The Product Is Encumbered and Therefore Not Marketable
I bid you welcome gentle readers, and as always a cordial “Hey there” to our assigned reader of all things NASCAR. I do hope your part of this frozen tundra is warming up a bit. My phone told me it was 46º upon awakening this morning. Our highs haven’t made that temperature in this New Year. Single digit temps in Georgia tell me that it’s time to have a talk with Al Gore about this “Global Warming” thing. It’s working about as well as the “Chase/Playoff” fiasco in NASCAR.
Ah yes, NASCAR… I remember it well. I remember having to call and reserve seats a YEAR in advance for our selected races, and do the same for accommodations somewhere in the same state. These days, one can walk up to the Daytona 500 on race day morning and secure some pretty fine seats… for a price, of course. The product has grown stale and full of gimmicks and trickery, but the price remains right up there.
Around this time every year, I take a look around at what’s happening in the sport of auto racing and share with you, my gentle readers, what this scribe feels is the actual “State of the Sport.” With “Media Day” and Speedweeks fast approaching, Brian France should be doing the same instead of leaking and then denying involvement with the purchase of the Carolina Panthers. Of course he’s “involved.” Either that or NBC is up to some shenanigans with “fake news.” They sounded pretty sure of their “sources.”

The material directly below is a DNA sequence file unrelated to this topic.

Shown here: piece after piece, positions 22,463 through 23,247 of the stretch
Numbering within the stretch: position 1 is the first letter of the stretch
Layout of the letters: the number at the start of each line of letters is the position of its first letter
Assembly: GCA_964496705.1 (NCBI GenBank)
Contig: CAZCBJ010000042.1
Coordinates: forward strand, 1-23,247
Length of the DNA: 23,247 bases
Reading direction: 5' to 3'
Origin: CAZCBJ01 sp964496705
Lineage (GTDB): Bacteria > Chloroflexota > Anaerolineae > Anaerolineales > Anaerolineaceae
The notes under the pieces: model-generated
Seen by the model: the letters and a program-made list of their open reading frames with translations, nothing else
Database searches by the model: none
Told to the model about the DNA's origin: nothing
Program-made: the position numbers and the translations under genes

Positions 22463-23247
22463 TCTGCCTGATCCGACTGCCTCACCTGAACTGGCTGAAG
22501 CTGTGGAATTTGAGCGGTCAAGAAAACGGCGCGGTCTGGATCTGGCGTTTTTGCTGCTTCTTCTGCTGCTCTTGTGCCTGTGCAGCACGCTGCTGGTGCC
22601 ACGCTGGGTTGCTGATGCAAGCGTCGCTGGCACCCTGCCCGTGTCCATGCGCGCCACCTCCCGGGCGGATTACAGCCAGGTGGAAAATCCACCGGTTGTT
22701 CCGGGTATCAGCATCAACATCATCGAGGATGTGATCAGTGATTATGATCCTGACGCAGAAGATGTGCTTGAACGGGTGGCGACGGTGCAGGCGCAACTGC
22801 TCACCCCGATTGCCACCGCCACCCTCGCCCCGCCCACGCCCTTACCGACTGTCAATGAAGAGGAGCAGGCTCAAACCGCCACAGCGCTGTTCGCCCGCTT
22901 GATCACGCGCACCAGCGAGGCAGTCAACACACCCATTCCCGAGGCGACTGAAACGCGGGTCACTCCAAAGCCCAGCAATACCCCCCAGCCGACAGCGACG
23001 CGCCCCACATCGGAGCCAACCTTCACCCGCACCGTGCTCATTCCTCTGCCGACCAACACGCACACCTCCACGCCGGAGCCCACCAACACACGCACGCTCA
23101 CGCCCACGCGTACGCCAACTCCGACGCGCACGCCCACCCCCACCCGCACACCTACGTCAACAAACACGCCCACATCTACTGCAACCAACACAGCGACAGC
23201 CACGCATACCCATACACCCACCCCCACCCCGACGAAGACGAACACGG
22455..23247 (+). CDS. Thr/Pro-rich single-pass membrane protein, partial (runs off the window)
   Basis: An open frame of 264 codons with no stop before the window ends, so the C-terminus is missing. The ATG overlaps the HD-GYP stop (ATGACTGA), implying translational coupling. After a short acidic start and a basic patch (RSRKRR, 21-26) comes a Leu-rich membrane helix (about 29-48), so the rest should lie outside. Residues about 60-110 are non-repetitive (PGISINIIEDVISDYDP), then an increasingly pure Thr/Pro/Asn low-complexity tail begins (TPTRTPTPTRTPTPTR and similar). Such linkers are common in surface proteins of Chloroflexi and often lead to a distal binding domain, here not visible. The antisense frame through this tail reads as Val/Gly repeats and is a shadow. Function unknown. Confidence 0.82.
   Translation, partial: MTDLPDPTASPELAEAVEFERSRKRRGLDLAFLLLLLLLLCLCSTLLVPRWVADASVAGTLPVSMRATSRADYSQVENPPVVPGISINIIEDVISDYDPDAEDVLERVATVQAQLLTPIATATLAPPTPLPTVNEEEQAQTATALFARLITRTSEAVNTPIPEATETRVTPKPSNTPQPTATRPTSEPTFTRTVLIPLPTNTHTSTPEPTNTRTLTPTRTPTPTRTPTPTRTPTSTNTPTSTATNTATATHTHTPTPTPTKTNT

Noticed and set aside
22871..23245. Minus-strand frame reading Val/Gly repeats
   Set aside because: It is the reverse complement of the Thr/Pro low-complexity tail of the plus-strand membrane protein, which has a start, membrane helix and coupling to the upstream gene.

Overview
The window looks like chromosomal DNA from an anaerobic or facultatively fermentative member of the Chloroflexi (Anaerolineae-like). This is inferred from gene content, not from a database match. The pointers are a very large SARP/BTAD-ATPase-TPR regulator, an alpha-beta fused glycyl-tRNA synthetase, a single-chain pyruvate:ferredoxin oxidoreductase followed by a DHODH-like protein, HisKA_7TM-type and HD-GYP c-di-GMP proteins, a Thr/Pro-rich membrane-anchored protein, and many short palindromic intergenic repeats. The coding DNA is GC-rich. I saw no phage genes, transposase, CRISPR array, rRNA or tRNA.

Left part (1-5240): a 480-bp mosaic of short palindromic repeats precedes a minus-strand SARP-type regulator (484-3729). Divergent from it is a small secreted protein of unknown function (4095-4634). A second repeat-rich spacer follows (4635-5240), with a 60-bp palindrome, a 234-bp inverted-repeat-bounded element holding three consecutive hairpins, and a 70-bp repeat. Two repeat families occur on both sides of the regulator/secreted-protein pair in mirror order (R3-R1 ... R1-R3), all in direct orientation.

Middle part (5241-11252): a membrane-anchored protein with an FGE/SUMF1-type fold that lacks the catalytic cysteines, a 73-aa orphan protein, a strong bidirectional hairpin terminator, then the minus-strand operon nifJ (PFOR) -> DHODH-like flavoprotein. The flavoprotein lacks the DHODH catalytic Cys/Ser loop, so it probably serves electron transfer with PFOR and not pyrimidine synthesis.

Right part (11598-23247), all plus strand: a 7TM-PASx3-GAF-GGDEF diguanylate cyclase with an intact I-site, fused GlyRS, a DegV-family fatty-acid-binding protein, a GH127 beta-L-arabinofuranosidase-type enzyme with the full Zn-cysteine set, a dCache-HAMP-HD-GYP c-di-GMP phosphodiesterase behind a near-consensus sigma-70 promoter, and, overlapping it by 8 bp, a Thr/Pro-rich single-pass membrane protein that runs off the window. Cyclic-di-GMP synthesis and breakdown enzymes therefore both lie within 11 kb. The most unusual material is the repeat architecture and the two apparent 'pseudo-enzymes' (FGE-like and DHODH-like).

But… that’s football, and this scribe, once an avid fan, hasn’t watched a single game of NFL this entire season. If it weren’t for the fact that I enjoy writing about racing and even more so the interaction with my readers, I’d probably have done the same with NASCAR’s version of racing long since. Let’s just take a stroll through some of the more obvious reasons for the low attendance and pathetic TV ratings.
Once upon a time, in a land far, far away, NASCAR used to race back to the caution flag. In 2003, Brian France’s first move as CEO was to proclaim that over and done. At the time, I had really no objection to that, until it was coupled with something called the “Lucky Dog” rule, which amounts to a free pass around the track every time the caution flag is displayed… even today’s competition cautions that everyone knows are coming.
Then came 2004, and with it the “Chase.” When fans stated en masse that they did not like the idea of a playoff in NASCAR, we were told “It is what it is” and not to call it a playoff. Well, OK. Attendance remained level through 2004 as most of us gave it a chance and wanted to see what the change would bring. We came; we saw and in 2005 the attendance began to drop… slowly at first, but as we all know, that trend has continued for another dozen years. With the downturn starting that early, it’s clearly not a direct result of the economy, as Mr. France would have us believe.